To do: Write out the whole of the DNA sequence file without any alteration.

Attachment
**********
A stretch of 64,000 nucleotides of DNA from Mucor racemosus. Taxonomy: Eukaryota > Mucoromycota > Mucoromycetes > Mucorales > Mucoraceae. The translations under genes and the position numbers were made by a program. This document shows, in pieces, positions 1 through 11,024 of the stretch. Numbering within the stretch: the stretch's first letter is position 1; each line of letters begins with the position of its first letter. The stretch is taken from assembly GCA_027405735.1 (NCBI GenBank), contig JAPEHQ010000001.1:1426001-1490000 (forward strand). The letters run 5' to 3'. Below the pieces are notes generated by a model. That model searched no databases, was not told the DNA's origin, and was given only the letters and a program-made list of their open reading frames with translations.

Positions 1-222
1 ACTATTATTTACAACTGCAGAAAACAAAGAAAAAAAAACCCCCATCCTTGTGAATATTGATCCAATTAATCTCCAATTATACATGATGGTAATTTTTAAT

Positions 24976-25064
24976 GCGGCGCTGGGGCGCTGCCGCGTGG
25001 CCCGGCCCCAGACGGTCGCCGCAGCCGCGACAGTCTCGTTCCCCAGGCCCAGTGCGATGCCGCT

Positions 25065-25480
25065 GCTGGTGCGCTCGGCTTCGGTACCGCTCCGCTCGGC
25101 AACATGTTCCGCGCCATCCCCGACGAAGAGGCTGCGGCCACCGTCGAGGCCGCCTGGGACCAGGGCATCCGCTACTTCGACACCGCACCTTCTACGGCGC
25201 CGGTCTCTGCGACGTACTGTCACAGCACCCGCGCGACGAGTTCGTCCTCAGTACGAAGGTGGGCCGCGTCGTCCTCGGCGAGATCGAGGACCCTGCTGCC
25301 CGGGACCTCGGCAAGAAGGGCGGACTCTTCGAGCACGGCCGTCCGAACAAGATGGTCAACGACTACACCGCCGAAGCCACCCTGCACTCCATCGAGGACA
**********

A stretch of 64,000 nucleotides of DNA from Mucor racemosus. Taxonomy: Eukaryota > Mucoromycota > Mucoromycetes > Mucorales > Mucoraceae. The translations under genes and the position numbers were made by a program. This document shows, in pieces, positions 1 through 11,024 of the stretch. Numbering within the stretch: the stretch's first letter is position 1; each line of letters begins with the position of its first letter. The stretch is taken from assembly GCA_027405735.1 (NCBI GenBank), contig JAPEHQ010000001.1:1426001-1490000 (forward strand). The letters run 5' to 3'. Below the pieces are notes generated by a model. That model searched no databases, was not told the DNA's origin, and was given only the letters and a program-made list of their open reading frames with translations.

Positions 1-222
1 ACTATTATTTACAACTGCAGAAAACAAAGAAAAAAAAACCCCCATCCTTGTGAATATTGATCCAATTAATCTCCAATTATACATGATGGTAATTTTTAAT

Positions 24976-25064
24976 GCGGCGCTGGGGCGCTGCCGCGTGG
25001 CCCGGCCCCAGACGGTCGCCGCAGCCGCGACAGTCTCGTTCCCCAGGCCCAGTGCGATGCCGCT

Positions 25065-25480
25065 GCTGGTGCGCTCGGCTTCGGTACCGCTCCGCTCGGC
25101 AACATGTTCCGCGCCATCCCCGACGAAGAGGCTGCGGCCACCGTCGAGGCCGCCTGGGACCAGGGCATCCGCTACTTCGACACCGCACCTTCTACGGCGC
25201 CGGTCTCTGCGACGTACTGTCACAGCACCCGCGCGACGAGTTCGTCCTCAGTACGAAGGTGGGCCGCGTCGTCCTCGGCGAGATCGAGGACCCTGCTGCC
25301 CGGGACCTCGGCAAGAAGGGCGGACTCTTCGAGCACGGCCGTCCGAACAAGATGGTCAACGACTACACCGCCGAAGCCACCCTGCACTCCATCGAGGACA